1st Sunday After Christmas
- This is for His Glory
- This is for our Safety
FIRST LESSON: 1 Samuel 2:18-20, 26
But Samuel was ministering before the Lord—a boy wearing a linen ephod. Each year his mother made him a little robe and took it to him when she went up with her husband to offer the annual sacrifice. Eli would bless Elkanah and his wife, saying, “May the Lord give you children by this woman to take the place of the one she prayed for and gave to the Lord.” Then they would go home. And the boy Samuel continued to grow in stature and in favor with the Lord and with people.
SECOND LESSON: Hebrews 2:10-18
In bringing many sons and daughters to glory, it was fitting that God, for whom and through whom everything exists, should make the pioneer of their salvation perfect through what he suffered. Both the one who makes people holy and those who are made holy are of the same family. So Jesus is not ashamed to call them brothers and sisters. He says, “I will declare your name to my brothers and sisters; in the assembly I will sing your praises.” And again, “I will put my trust in him.” And again he says, “Here am I, and the children God has given me.” Since the children have flesh and blood, he too shared in their humanity so that by his death he might break the power of him who holds the power of death—that is, the devil— and free those who all their lives were held in slavery by their fear of death. For surely it is not angels he helps, but Abraham’s descendants. For this reason he had to be made like them, fully human in every way, in order that he might become a merciful and faithful high priest in service to God, and that he might make atonement for the sins of the people. Because he himself suffered when he was tempted, he is able to help those who are being tempted.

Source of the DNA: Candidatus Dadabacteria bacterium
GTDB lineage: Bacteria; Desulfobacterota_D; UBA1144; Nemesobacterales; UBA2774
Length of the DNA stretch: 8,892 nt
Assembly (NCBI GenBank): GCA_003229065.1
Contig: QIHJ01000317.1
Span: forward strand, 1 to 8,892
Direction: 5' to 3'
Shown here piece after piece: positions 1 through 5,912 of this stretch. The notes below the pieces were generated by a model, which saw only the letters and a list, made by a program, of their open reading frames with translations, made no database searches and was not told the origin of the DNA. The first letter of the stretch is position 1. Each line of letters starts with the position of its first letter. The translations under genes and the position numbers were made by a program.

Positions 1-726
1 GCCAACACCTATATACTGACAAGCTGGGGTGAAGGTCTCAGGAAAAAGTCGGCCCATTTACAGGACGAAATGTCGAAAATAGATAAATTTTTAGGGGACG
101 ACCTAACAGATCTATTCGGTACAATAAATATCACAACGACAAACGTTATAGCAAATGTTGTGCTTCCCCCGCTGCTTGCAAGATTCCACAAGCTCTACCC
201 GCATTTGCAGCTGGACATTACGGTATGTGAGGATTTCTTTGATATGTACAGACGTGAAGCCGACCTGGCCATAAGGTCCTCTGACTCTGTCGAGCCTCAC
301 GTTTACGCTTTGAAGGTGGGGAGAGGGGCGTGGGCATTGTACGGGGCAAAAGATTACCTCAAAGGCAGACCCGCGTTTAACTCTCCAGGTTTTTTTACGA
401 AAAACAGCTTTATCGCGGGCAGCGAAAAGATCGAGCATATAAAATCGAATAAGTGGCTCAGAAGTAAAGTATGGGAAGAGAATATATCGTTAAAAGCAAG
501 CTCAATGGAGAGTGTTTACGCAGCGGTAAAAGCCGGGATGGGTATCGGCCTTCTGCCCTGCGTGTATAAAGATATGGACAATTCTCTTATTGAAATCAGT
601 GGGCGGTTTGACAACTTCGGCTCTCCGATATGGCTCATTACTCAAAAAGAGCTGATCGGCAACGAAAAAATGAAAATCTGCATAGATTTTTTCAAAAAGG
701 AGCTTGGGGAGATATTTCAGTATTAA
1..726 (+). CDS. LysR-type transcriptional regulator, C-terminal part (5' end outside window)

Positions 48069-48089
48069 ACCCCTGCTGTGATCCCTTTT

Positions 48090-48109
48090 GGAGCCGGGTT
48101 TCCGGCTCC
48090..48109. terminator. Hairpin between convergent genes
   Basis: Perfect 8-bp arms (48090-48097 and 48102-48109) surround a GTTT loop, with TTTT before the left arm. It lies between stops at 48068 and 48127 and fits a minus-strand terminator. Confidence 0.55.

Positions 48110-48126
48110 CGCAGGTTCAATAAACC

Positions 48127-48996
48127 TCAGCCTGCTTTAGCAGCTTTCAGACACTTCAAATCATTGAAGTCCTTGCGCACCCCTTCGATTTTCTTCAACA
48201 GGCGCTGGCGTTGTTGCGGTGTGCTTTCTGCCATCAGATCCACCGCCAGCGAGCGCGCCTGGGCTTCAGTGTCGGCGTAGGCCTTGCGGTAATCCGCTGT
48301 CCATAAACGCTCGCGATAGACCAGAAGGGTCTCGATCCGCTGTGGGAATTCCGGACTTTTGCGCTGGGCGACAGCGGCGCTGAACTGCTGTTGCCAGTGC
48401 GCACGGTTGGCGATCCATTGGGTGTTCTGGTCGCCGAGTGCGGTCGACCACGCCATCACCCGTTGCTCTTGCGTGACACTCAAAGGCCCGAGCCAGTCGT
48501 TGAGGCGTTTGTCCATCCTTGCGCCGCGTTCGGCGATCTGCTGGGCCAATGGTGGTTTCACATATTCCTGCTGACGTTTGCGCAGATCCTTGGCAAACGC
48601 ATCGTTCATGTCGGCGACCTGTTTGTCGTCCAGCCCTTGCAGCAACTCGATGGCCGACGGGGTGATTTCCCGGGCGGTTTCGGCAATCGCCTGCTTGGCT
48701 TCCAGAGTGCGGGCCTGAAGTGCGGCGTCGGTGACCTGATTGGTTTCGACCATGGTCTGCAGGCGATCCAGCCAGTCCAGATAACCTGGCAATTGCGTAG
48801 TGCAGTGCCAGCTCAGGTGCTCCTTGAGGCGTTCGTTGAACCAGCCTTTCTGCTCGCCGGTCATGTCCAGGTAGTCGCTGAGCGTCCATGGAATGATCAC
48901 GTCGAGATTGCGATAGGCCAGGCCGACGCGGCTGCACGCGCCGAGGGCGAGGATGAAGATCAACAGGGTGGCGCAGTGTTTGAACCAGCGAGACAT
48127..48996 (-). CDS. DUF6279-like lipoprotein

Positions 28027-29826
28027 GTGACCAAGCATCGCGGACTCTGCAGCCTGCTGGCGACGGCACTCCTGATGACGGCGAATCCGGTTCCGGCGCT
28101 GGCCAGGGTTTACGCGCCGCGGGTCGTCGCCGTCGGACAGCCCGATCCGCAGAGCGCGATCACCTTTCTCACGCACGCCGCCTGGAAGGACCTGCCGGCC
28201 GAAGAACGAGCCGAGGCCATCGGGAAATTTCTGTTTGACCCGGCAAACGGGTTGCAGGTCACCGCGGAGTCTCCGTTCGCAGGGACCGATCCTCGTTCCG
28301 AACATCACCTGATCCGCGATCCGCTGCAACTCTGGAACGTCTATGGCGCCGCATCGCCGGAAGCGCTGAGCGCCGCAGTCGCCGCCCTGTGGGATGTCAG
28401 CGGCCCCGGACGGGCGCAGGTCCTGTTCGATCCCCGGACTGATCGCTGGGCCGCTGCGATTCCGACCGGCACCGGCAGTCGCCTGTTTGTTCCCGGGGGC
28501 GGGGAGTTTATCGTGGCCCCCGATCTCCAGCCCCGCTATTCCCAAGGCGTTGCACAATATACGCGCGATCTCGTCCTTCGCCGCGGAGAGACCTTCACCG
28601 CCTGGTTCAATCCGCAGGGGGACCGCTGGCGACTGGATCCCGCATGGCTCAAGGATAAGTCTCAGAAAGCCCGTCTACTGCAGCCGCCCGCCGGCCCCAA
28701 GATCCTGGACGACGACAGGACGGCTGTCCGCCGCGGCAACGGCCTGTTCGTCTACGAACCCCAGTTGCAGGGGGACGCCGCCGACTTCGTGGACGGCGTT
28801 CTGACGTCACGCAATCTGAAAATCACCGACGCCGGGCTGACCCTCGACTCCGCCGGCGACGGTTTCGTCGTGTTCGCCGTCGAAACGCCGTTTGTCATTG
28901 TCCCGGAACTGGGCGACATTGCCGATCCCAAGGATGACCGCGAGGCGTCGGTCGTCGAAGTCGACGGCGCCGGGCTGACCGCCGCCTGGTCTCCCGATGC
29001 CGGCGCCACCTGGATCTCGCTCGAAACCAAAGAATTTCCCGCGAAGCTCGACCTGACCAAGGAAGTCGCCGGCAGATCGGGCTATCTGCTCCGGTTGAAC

VERSE OF THE DAY: 1 Corinthians 1:18
Alleluia. The message of the cross is the power of God to us who are being saved. Alleluia.
GOSPEL: Mark 8:27-35
Jesus and his disciples went on to the villages around Caesarea Philippi. On the way he asked them, “Who do people say I am?”
They replied, “Some say John the Baptist; others say Elijah; and still others, one of the prophets.”
“But what about you?” he asked. “Who do you say I am?”
Peter answered, “You are the Messiah.”
Jesus warned them not to tell anyone about him.
He then began to teach them that the Son of Man must suffer many things and be rejected by the elders, the chief priests and the teachers of the law, and that he must be killed and after three days rise again. He spoke plainly about this, and Peter took him aside and began to rebuke him.
But when Jesus turned and looked at his disciples, he rebuked Peter. “Get behind me, Satan!” he said. “You do not have in mind the concerns of God, but merely human concerns.”
Then he called the crowd to him along with his disciples and said “Whoever wants to be my disciple must deny themselves and take up their cross and follow me. For whoever wants to save their life[a] will lose it, but whoever loses their life for me and for the gospel will save it.”
SERMON TEXT: Psalm 8
Lord, our Lord, how majestic is your name in all the earth! You have set your glory in the heavens. Through the praise of children and
infants you have established a stronghold against your enemies, to silence the foe and the avenger. When I consider your heavens, the work
of your fingers, the moon and the stars, which you have set in place, what is mankind that you are mindful of them, human beings that you
care for them? You have made them a little lower than the angels and crowned them with glory and honor. You made them rulers over the works
of your hands; you put everything under their feet all flocks and herds, and the animals of the wild, the birds in the sky, and the fish
in the sea, all that swim the paths of the seas. Lord, our Lord, how majestic is your name in all the earth!